Rescuers, some wearing face masks to keep out the dust, scrambled over mounds of splintered timber and broken bricks in the hope of finding survivors here today.
The 7.9 magnitude quake struck at midday on Saturday at a busy time of year for the tourism reliant country’s trekking and climbing season, with an estimated 300,000 foreign tourists in the country, home to many World Heritage sites.
Nepalese Rescuers dug with their bare hands and bodies piled up in Nepal today after an earthquake devastated the heavily crowded Kathmandu Valley, killing more than 2,000 people,figure that could increase.
A big aftershock between Kathmandu and Everest unleashed more avalanches in the Himalayas. In the capital, hospital workers stretchered patients out onto the street to treat them as it was too dangerous to keep them indoors.
The tremor, measured at 6.7, was the most powerful since Saturday’s 7.9 quake, itself the strongest since Nepal’s worst earthquake disaster of 1934 that killed 8,500 people.
The aftershock rocked buildings in the Indian capital New Delhi and halted the city metro.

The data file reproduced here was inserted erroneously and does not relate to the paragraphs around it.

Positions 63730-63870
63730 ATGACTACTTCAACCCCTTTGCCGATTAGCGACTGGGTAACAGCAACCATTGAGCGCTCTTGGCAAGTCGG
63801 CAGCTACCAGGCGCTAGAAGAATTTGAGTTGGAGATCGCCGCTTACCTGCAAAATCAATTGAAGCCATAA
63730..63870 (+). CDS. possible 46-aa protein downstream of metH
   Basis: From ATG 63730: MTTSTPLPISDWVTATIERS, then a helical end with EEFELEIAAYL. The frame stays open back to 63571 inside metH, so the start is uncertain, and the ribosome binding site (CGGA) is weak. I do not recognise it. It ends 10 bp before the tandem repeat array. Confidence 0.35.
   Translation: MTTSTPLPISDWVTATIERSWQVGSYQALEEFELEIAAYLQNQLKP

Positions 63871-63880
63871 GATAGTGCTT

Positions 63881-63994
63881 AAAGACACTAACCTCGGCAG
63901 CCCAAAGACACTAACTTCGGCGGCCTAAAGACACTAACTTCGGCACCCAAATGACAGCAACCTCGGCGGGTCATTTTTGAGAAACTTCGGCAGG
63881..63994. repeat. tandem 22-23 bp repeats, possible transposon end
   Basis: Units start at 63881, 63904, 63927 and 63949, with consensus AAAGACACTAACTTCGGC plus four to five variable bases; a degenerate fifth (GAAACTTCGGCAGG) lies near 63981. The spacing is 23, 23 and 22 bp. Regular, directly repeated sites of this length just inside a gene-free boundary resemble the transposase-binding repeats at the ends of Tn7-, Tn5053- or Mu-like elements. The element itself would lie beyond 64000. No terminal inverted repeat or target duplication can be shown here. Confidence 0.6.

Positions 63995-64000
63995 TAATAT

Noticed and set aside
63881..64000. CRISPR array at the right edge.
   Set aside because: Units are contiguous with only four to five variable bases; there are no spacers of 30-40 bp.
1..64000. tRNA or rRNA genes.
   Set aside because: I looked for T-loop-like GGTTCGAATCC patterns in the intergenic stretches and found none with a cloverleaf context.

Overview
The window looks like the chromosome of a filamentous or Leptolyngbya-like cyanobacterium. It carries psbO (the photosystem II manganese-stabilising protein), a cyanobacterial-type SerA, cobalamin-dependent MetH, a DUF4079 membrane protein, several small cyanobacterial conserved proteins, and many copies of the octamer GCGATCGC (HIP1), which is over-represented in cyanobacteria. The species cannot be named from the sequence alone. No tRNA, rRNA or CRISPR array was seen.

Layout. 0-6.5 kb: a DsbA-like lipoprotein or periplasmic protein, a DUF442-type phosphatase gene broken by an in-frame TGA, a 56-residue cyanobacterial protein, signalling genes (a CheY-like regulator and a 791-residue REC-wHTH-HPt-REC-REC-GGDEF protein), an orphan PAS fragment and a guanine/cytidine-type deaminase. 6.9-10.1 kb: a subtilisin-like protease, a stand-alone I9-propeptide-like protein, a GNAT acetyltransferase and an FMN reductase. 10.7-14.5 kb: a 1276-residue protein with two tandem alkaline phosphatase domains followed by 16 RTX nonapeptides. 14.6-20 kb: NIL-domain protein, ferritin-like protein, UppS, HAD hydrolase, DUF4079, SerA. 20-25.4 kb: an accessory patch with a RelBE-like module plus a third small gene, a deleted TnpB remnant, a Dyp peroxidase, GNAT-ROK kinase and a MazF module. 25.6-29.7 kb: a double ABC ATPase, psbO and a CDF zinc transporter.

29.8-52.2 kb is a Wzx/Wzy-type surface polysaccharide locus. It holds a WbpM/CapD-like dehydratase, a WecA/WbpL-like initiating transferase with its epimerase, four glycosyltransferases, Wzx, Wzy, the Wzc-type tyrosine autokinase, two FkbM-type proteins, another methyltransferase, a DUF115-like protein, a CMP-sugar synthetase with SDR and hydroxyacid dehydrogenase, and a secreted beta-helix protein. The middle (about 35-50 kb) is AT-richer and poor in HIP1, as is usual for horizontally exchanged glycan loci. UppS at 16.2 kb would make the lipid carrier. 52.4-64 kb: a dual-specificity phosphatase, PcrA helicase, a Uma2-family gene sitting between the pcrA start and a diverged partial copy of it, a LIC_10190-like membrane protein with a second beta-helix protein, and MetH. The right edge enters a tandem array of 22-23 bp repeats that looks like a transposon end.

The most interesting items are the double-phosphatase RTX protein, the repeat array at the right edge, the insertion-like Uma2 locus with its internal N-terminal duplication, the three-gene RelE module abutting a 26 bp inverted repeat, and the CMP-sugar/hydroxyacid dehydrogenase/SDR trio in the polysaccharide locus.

In Everest’s worst disaster, the bodies of 17 climbers were recovered from the mountain today after being caught in avalanches. A plane carrying the first 15 injured climbers landed in Kathmandu at around noon local time.
With Nepal’s government overwhelmed by the scale of the disaster, India flew in medical supplies and relief crews, while China sent in a 60-strong emergency team.
Relief agencies said hospitals in the Kathmandu Valley were overflowing and running out of medical supplies.
Among the capital’s landmarks destroyed in the earthquake was the 60-metre (200-foot) Dharahara Tower, built in 1832 for the queen of Nepal, with a viewing balcony that had been open to visitors for the last 10 years.
Some buildings in Kathmandu toppled like houses of cards, others leaned at precarious angles, and partial collapses exposed living rooms and furniture in place and belongings stacked on shelves.
Thousands of people spent the night outside in chilly temperatures and patchy rain, too afraid to return to their damaged homes.
On Sunday, survivors wandered the streets clutching bed rolls and blankets, while others sat in the street cradling their children, surrounded by a few plastic bags of belongings.
More than 700 were killed in the capital, a city of about 1 million people where many homes are old, poorly built and packed close together.
The main earthquake, centred 50 miles (80 km) east of the second city, Pokhara, was all the more destructive for being shallow.